tesla autopilot

Tesla victorious in trial that claimed Autopilot was responsible for fatal crash

(Credit: Tesla)

Tesla was victorious in the first-ever U.S. trial that claimed its Autopilot system was responsible for a death in a fatal crash that occurred in 2019.

On Tuesday, a California state jury ruled that there was no manufacturing defect in Tesla’s Autopilot suite, which cleared the automaker’s driver assistance feature of any wrongdoing.

In 2019, Micah Lee’s Tesla Model 3 suddenly veered off the highway in Los Angeles, California. The vehicle then struck a palm tree and burst into flames.

Lee passed away, and two passengers, including one that was an 8-year-old boy, were seriously injured. The suit claimed that Tesla knew that Autopilot and other active safety features were defective when the company sold the Model 3 to Lee.

Tesla denied any wrongdoing and stated that Lee consumed alcohol before driving the vehicle. Additionally, the automaker said it could not confirm whether Autopilot was engaged when the accident occurred.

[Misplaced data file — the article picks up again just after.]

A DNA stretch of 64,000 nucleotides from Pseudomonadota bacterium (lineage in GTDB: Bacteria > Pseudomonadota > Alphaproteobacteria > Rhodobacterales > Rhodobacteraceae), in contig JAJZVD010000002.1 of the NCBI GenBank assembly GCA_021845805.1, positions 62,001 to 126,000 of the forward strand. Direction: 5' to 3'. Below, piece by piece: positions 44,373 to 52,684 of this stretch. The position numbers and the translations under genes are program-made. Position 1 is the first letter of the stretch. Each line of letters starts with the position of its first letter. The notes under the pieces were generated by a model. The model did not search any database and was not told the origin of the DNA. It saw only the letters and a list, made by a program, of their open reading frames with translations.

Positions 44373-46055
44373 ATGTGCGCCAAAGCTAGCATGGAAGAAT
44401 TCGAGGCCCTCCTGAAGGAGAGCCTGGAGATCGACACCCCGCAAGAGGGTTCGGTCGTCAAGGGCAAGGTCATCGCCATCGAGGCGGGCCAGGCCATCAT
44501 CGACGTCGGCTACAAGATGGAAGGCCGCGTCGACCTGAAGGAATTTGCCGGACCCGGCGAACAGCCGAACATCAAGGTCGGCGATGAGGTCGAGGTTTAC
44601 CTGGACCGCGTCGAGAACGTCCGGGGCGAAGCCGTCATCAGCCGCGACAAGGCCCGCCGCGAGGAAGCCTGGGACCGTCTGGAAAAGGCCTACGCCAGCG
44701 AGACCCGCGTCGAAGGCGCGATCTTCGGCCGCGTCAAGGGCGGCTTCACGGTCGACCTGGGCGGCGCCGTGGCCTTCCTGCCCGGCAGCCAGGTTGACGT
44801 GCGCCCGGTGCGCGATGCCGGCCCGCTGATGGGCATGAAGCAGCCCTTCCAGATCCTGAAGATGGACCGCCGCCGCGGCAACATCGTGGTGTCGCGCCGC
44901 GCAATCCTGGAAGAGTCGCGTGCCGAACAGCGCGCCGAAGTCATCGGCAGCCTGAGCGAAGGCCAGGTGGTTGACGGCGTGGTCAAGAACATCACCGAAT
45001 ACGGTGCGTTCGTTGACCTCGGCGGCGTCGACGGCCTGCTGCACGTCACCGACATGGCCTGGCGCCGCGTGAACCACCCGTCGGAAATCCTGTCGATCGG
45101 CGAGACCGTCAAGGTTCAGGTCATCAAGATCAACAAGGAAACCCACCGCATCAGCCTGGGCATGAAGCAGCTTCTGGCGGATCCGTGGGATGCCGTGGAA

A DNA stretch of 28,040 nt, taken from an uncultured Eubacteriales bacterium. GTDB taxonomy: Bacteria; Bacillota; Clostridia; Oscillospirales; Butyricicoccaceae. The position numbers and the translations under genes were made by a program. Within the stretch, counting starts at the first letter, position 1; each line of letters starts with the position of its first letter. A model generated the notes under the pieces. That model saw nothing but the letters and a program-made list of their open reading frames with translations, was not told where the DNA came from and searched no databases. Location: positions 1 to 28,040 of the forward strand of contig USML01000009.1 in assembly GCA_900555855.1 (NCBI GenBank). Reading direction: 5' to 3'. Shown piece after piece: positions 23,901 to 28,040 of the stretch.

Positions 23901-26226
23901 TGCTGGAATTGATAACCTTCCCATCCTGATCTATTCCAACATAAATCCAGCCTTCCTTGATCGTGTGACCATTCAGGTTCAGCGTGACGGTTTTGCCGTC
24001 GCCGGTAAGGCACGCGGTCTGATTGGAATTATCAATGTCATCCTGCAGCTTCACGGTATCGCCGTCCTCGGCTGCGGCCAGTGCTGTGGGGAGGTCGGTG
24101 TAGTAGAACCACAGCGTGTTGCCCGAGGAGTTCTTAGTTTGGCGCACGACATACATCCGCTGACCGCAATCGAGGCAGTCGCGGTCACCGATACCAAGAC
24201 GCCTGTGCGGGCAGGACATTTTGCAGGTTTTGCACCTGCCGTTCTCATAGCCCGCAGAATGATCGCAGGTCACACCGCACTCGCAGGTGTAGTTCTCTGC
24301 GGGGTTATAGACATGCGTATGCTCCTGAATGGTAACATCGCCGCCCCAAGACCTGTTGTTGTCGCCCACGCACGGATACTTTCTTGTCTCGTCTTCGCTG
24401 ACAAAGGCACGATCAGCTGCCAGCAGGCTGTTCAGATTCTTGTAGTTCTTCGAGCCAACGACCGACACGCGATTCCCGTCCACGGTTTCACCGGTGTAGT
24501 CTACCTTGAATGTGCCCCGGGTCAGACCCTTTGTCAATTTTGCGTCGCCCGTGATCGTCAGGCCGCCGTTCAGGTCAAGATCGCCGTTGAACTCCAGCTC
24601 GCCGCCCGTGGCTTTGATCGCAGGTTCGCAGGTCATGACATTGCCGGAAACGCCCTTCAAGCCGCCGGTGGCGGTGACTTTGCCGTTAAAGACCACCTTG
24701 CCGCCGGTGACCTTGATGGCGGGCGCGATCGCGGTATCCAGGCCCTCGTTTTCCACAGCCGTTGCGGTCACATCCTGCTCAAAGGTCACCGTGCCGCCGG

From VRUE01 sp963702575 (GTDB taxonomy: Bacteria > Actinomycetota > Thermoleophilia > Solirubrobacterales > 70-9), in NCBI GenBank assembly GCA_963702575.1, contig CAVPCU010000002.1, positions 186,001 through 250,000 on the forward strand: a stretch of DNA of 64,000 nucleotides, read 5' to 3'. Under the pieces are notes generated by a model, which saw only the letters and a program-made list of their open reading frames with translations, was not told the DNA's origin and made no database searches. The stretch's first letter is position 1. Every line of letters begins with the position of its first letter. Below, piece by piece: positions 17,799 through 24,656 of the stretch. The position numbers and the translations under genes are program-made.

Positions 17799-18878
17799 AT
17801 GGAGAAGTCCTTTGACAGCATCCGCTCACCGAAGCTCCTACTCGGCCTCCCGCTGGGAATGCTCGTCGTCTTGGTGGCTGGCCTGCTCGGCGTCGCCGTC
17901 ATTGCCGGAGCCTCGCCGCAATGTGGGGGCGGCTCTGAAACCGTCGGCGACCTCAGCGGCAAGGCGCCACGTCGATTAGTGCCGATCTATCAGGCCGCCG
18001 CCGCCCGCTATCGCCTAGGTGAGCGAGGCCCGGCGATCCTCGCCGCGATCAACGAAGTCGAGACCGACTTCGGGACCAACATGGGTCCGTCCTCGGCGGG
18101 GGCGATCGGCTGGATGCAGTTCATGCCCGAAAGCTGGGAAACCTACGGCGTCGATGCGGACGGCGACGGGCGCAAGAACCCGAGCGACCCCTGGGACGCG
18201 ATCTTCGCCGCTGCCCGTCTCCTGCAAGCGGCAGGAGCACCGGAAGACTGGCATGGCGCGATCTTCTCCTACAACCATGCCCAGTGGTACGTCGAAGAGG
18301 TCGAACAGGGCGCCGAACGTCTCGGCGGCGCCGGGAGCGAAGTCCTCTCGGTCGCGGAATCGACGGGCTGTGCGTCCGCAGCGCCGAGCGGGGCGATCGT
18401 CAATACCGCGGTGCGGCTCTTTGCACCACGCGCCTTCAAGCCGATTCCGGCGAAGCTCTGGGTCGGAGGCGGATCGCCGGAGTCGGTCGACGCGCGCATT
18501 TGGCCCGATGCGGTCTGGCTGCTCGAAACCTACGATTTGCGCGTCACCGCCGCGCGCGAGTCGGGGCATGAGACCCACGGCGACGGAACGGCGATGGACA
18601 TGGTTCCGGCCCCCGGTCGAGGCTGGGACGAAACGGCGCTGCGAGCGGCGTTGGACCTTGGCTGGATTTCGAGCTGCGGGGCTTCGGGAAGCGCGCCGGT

A jury ultimately agreed that Tesla was not responsible for the accident, as it found that there was not a manufacturing defect in the Autopilot system, according to a Reuters report.

Tesla argued that human error caused the crash.

Opening statements for the case occurred on September 28, and just a month later, the jury came to a verdict that cleared Tesla Autopilot of being responsible for the accident.

Tesla Autopilot trial begins in California, and it could be groundbreaking

It is the second lawsuit brought to court against Tesla Autopilot this year. In April 2023, a jury decided that Justine Hsu was responsible for a curb collision that fractured her jaw, caused facial nerve damage, and removed several of her teeth.

Hsu said Autopilot suddenly swerved the car into the curb, and she sought $3 million in damages. A California court awarded her nothing and acquitted Tesla of any wrongdoing.

Tesla has never claimed that Autopilot, or the Full Self-Driving suite, is capable of fully autonomous driving, which would enable drivers to sleep when the car is operating. Disclaimers from the company say that the driver must pay attention to the road and its surroundings, and they are responsible for taking control of the vehicle.

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Tesla victorious in trial that claimed Autopilot was responsible for fatal crash
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